What is the most essential, number-one product that must be on every outdoor adventure packing list? A water bottle. However, not all water bottles are created equal. Insulated bottles work great for both cold and hot beverages, allowing them to keep their temperature no matter the weather.
As a caveat, insulated water bottles can be heavy. If you are a weight-conscious backpacker or hiker, climber or runner, you may want to consider a more lightweight (and possibly collapsible) water bottle instead. We tried out a lot of insulated bottles on the market and judged them on their volume, weight, price, durability, how easy they were to drink from and clean and whether they changed the taste of the water.
Hydro Flask Wide Mouth
Price: From $29.99
Capacities: 18, 21, 32, 40, 64 oz
Pros: This bottle is popular with outdoor enthusiasts, and it’s easy to see why: it’s easy to clean, it holds a lot of water, comes in a wide variety of colors, it’s relatively lightweight and it’s wide mouth allows you to mix in drink powders of fill it with ice. The double-walled vacuum-insulation claims to keep drinks hot for 6 hours, and cold for 24 hours, and we definitely found this to be the case. It kept our coffee warm for around 12 hours, and our ice cubes survived a full day without melting. Some people have claimed that steel water bottles give their water a metallic taste, but we didn’t find this to be the case with Hydro Flask. Another bonus is that you can choose different lids depending on your preferences.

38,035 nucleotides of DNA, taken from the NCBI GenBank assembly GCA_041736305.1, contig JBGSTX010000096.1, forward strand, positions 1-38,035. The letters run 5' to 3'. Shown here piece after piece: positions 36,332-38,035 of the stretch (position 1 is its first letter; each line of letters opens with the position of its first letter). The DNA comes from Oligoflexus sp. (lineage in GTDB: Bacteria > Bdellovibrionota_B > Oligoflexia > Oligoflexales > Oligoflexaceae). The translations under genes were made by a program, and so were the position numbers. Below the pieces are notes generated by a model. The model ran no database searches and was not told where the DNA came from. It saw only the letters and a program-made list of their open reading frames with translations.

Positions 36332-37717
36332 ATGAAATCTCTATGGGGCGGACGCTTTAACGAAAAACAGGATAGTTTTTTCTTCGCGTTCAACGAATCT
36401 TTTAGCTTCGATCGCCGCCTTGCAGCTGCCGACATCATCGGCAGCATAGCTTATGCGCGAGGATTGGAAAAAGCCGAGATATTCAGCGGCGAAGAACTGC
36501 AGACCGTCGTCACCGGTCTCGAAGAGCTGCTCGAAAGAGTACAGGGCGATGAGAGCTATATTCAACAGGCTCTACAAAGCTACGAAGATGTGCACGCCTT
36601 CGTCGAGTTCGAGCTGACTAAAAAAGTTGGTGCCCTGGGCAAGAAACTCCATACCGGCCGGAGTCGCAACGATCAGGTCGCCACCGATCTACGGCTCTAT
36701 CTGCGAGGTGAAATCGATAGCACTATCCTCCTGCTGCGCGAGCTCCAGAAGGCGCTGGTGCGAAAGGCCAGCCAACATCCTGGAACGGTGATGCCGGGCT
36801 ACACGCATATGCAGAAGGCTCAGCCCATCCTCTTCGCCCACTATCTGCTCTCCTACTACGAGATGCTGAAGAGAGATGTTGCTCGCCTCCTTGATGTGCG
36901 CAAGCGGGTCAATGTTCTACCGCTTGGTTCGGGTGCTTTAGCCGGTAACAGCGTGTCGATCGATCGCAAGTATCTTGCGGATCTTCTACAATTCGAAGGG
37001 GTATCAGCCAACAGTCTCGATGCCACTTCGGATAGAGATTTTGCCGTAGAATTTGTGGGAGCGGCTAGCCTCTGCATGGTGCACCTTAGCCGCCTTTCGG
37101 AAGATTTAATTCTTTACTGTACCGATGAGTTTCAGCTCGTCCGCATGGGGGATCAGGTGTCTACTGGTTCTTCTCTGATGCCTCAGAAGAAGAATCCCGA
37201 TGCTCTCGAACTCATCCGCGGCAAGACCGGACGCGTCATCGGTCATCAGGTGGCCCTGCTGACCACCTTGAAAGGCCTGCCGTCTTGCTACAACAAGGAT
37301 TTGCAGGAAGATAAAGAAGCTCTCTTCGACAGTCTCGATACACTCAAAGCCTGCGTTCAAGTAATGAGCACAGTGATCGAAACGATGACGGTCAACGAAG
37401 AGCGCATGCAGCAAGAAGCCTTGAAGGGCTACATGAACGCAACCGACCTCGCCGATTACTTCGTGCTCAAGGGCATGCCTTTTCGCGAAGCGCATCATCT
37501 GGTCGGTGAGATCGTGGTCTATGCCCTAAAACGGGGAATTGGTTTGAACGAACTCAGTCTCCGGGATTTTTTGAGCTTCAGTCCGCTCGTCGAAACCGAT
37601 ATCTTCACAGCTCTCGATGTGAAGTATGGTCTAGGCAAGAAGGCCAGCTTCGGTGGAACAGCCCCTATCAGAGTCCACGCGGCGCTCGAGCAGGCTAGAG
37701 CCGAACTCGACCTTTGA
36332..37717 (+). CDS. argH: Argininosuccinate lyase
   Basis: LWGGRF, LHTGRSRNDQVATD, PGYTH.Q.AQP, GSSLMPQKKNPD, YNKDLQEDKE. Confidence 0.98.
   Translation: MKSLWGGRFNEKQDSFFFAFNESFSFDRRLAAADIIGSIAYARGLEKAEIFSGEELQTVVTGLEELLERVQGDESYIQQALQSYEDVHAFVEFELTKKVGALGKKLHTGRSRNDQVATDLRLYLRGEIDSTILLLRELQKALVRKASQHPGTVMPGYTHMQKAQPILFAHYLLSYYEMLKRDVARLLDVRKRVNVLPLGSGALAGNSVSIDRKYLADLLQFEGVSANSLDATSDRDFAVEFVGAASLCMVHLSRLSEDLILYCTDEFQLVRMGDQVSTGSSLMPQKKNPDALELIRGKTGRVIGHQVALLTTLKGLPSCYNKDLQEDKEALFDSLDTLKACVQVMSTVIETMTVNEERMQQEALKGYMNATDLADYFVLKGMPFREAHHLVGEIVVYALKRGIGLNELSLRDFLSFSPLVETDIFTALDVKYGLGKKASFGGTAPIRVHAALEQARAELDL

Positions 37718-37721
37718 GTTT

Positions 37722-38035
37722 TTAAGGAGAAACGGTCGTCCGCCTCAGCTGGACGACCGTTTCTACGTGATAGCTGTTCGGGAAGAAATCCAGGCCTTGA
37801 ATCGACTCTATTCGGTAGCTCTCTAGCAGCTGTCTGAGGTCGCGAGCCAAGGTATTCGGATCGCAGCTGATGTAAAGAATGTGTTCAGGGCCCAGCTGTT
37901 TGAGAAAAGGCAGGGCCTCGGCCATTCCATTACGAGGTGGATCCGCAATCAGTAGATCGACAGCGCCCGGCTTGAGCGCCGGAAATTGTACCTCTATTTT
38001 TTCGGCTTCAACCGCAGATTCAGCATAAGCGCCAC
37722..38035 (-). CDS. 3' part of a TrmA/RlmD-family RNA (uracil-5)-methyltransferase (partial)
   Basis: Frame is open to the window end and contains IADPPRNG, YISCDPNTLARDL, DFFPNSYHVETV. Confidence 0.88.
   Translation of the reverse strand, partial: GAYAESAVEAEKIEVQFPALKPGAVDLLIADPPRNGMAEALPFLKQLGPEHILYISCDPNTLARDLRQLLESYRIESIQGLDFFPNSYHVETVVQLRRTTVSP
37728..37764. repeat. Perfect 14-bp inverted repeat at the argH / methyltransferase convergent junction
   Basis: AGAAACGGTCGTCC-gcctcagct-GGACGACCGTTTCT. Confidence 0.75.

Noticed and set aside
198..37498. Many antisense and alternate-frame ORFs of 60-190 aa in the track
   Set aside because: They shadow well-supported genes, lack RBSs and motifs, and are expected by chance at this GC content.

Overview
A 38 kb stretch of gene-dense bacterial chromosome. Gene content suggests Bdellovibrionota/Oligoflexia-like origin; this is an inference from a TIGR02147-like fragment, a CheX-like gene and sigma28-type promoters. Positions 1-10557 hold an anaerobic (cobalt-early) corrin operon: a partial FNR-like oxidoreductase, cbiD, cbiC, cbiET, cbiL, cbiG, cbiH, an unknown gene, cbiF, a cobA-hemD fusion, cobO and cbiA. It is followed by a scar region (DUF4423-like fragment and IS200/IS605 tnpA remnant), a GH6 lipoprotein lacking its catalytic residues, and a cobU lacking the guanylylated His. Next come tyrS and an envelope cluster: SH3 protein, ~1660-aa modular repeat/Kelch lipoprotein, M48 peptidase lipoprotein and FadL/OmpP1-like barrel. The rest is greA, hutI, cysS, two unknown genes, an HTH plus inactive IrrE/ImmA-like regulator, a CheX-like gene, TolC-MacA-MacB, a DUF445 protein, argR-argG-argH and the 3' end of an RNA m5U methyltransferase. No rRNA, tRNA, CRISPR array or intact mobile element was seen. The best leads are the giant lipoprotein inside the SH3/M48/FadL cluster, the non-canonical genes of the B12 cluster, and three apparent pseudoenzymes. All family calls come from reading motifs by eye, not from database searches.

Cons: Doesn’t fit in most standard cup holders, and it can be heavy.
Klean Kanteen Insulated Classic
Price: From $30.95
Capacities: 20, 32, 64 oz.
Pros: You can credit Klean Kanteen for starting the stainless steel bottle craze more than a decade ago, and they’ve continued to improve their line with their new insulated bottles. The Klean Kanteen will keep your beverages warm all day, and your cold drinks even longer. The best thing is that due to its stainless steel interior, the bottle does not retain tastes, so your coffee will not taste watered down, and your water will not taste metallic.
Cons: For some reason, the wide mouth option is not offered in the 1-liter model, which is the optimal size of outdoor adventuring and hiking.
Stanley Classic Vacuum
Price: From $26
Capacities: 18, 25, 36 oz.
Pros: Stanley’s Classic claims to be “built like a battleship”, and the goal of the bottle is to protect your beverage at all costs. What Stanley’s mean by vacuum insulation is that when you use ice cubes, your drink stays cold for 48 hours, and can keep your beverages warm for 8 hours. This bottle is double-lidded and double-walled, and the leak-proof double lid makes spilling your water a hard endeavor. Plus, the handle that connects to the cap is easy to attach to a bag or carry.
Cons: This bottle can be quite bulky and heavy (even though it can hold five fewer ounces of water, it’s almost half a pound heavier than the Hydro Flask). You also need to handle this bottle a bit more carefully, as the O-ring sealing the cap tends to fall out.